“"I've got a list of corporations that have gotten out of their airplanes [because of criticism from politicians]. It is the stupidest thing I've ever seen. When you look at the time and cost savings; it does not make sense not to fly [privately]. You can't let public perception interfere with your business decision to fly. It either is a good business decision or it isn't."”
Supply and Demand
It wasn’t until the end of the final quarter of last year that the used business jet market showed clear signs of direction. That’s when inventory moved noticeably lower after peaking at 2,600 in October. Just 60 days later, we were flirting with the 2,500 mark for the first time since the fall of 2008.
The difference between that year and recent months is that in ’08 the inventory level was beginning its ascent to an all-time high whereas today supply is dwindling. In fact, if you focus on the sweet spot for buyers and bankers—the year-2000-and-newer collection—you see that worldwide inventory for sale is now below 9 percent.
In the recent past, activity has centered on the latest and greatest models, but demand for a wider assortment of aircraft is building. With airplanes like the Gulfstream G550, Challenger 300 and Falcon 2000EX already in short supply, attention is increasingly turning to some heretofore beaten-down, second-generation aircraft. The Challenger 604 is a prime example, with about half as many available now as there were a year ago.
You may wonder why Gulfstream’s GIV-SP, with equally attractive pricing, hasn’t followed suit. I’ve been wrong for so long about this model’s recovery that I’m embarrassed to admit it. A year and a half ago, only 14 were for sale out of a fleet of just over 300, but then inventory began increasing. Today’s for-sale figure is 33—right about equal to the model’s 12-month moving average. There haven’t been this many GIV-SP choices since 2009.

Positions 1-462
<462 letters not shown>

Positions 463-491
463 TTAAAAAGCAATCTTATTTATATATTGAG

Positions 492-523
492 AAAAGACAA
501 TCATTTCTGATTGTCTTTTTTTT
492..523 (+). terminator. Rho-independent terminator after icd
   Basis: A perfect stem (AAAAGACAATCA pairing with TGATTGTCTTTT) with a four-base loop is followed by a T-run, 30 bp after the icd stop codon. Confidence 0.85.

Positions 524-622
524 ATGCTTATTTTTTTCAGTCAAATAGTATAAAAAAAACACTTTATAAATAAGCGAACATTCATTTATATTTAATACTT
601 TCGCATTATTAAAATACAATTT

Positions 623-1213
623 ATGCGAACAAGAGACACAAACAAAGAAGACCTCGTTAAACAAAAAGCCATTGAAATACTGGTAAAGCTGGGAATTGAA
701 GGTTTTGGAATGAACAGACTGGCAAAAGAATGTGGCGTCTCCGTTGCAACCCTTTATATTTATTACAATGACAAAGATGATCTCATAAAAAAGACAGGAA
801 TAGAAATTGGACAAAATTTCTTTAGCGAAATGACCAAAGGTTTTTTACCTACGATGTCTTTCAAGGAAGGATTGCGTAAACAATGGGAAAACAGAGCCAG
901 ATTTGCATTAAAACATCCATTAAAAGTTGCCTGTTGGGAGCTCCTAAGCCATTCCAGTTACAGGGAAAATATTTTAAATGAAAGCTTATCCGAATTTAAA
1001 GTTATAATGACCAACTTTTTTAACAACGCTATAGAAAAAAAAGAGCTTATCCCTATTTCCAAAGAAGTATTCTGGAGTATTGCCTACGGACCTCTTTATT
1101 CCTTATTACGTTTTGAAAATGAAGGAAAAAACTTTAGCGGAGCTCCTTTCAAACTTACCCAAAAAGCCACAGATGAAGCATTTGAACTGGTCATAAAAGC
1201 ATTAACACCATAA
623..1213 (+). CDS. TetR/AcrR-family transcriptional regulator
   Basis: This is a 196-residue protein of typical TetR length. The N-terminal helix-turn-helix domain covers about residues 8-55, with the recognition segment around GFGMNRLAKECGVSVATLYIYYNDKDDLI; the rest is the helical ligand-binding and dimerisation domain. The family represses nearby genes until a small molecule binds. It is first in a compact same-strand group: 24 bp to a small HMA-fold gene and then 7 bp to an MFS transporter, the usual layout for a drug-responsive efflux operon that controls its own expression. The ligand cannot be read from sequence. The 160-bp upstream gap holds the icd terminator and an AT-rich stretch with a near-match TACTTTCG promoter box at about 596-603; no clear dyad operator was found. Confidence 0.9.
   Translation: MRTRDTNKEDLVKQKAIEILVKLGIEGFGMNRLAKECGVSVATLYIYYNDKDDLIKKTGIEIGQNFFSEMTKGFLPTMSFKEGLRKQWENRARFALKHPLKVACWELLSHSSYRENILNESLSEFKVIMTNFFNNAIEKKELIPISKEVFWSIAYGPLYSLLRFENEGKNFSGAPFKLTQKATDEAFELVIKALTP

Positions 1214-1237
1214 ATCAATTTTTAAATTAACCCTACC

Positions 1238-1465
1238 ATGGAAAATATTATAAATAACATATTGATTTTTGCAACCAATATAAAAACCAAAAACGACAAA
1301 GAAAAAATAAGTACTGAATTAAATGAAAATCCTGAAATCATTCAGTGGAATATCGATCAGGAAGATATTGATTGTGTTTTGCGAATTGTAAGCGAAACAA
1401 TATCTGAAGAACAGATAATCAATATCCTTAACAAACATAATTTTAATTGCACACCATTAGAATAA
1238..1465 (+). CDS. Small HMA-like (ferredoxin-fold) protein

If you focus on 2000-and-newer aircraft that are based in North America, however, you see a different picture. Only eight GIV-SPs in this group (and just six 604s) are for sale at present and if the market continues on its current path, these could evaporate during the first quarter.
Inventory has declined noticeably for some other models as well. Only nine Falcon 900EX EASy aircraft are on the market, for example, and Hawker 850XP choices have been halved since last summer, from 15 to seven. (And four of those are in Russia, Kuwait, Austria and Switzerland; only three are in the U.S.) If Citation CJ3 choices continue to dwindle, meanwhile, you may see the “Wichita Lineman” back on the line. Just over 400 are in operation, but supply has dropped from 33 last year to 23 today and appears poised to continue declining.
While demand has risen for many models, there has not been any corresponding upward move in pricing. That may change this year for some models. No one seems ready to predict that, but the main complaint I’m hearing lately from my industry counterparts is that they need more inventory, and that’s a clear sign of a strengthening market. n
Bryan Comstock (email@example.com) is president of Jeteffect, a jet sales and acquisitions firm headquartered in Long Beach, California.
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